NVTA

I thought this small company might be of interest here. Has it been discussed? Invitae (NVTA) is a rapidly growing genomics testing company. It had 136% revenue growth in 2017 (with two acquisitions contributing) and expects 79% revenue growth in 2018. Wall Street was disappointed with this guidance and it had about a 10% pullback.

https://finance.yahoo.com/news/apos-why-invitae-dropped-much…

It still seems like phenomenal growth to me. The company is only trading at an enterprise value of just under 4 times expected 2018 sales so it doesn’t look terribly expensive - but it’s not yet profitable. NVTA is expanding its market share. The global genetics testing market is $3.8 billion and is expected to reach $10.3 billion by 2024 according to some projections.

http://www.strategyr.com/MarketResearch/Genetic_Testing_Mark…

I already owned another company, Illumina (ILMN), in the genomics industry but just added a small starter position in NVTA. They have different niches in this rapidly growing industry.

What do others here think?

Dave

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Hi remmdawg,

I brought up NVTA on this board last year with my post #27635 at http://discussion.fool.com/invitae-nvta-32707595.aspx

No discussion followed.

Earlier this week I commented on an FMI thread with post #35609 at http://discussion.fool.com/hi-have-no-specific-comment-about-thi…

FMI and NVTA (plus may others, it seems) are competitors. This week’s post cited a Seeking Alpha article that was actually about NVTA, although I didn’t identify the subject company earlier this week as it was incidental to the point I was making.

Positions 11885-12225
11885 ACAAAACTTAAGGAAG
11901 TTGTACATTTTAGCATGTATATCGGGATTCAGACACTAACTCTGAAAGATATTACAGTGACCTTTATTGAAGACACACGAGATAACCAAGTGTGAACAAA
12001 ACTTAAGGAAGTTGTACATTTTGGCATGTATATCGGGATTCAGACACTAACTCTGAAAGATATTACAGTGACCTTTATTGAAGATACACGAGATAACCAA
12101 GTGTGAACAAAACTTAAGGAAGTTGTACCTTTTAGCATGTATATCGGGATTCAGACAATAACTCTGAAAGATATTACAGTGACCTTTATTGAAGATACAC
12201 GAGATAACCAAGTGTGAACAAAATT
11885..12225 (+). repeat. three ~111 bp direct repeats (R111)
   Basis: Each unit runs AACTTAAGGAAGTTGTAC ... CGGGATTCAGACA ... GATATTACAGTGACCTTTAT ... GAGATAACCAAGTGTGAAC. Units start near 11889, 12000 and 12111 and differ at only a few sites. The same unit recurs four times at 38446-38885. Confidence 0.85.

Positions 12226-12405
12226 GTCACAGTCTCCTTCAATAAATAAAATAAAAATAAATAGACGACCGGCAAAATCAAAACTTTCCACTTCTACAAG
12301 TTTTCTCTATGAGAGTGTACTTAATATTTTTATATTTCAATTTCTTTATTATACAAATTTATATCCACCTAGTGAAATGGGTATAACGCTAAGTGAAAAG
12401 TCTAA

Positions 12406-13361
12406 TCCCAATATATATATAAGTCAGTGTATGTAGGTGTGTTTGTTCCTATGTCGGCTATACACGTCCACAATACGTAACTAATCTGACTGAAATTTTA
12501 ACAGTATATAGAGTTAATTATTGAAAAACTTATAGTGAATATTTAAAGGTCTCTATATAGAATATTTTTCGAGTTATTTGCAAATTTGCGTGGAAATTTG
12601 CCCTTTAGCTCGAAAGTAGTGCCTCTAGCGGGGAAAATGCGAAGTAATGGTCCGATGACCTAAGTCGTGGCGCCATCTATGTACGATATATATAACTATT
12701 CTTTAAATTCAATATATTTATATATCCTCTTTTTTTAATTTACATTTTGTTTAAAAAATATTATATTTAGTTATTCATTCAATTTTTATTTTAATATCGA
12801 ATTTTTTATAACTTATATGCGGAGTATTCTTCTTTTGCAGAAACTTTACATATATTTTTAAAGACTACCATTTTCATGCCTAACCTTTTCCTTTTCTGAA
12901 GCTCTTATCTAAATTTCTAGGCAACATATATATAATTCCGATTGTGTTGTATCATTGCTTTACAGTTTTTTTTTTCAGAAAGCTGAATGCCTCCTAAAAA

With this week’s post I was drawing attention to the comments of kas23 - an expert in the field - to genetic sequencing companies in general. kas23 didn’t particularly like the financial prospects of the genetic sequencing industry, preferring instead the genetic sequencing machines and consumables industry (e.g. ILMN).

One reason that some people on this board like FMI so much is the very large cornerstone holding of Roche, and the prospects of Roche buying out the minority shareholders at a premium. Another reason is that FMI has an FDA approved genetic test. I’m no longer current on NVTA, but I don’t think NVTA shares either of these attributes.

Regards,
Bombora

5 Likes

With this week’s post I was drawing attention to the comments of kas23 - an expert in the field - to genetic sequencing companies in general. kas23 didn’t particularly like the financial prospects of the genetic sequencing industry, preferring instead the genetic sequencing machines and consumables industry (e.g. ILMN).

One reason that some people on this board like FMI so much is the very large cornerstone holding of Roche, and the prospects of Roche buying out the minority shareholders at a premium. Another reason is that FMI has an FDA approved genetic test. I’m no longer current on NVTA, but I don’t think NVTA shares either of these attributes.

Regards,
Bombora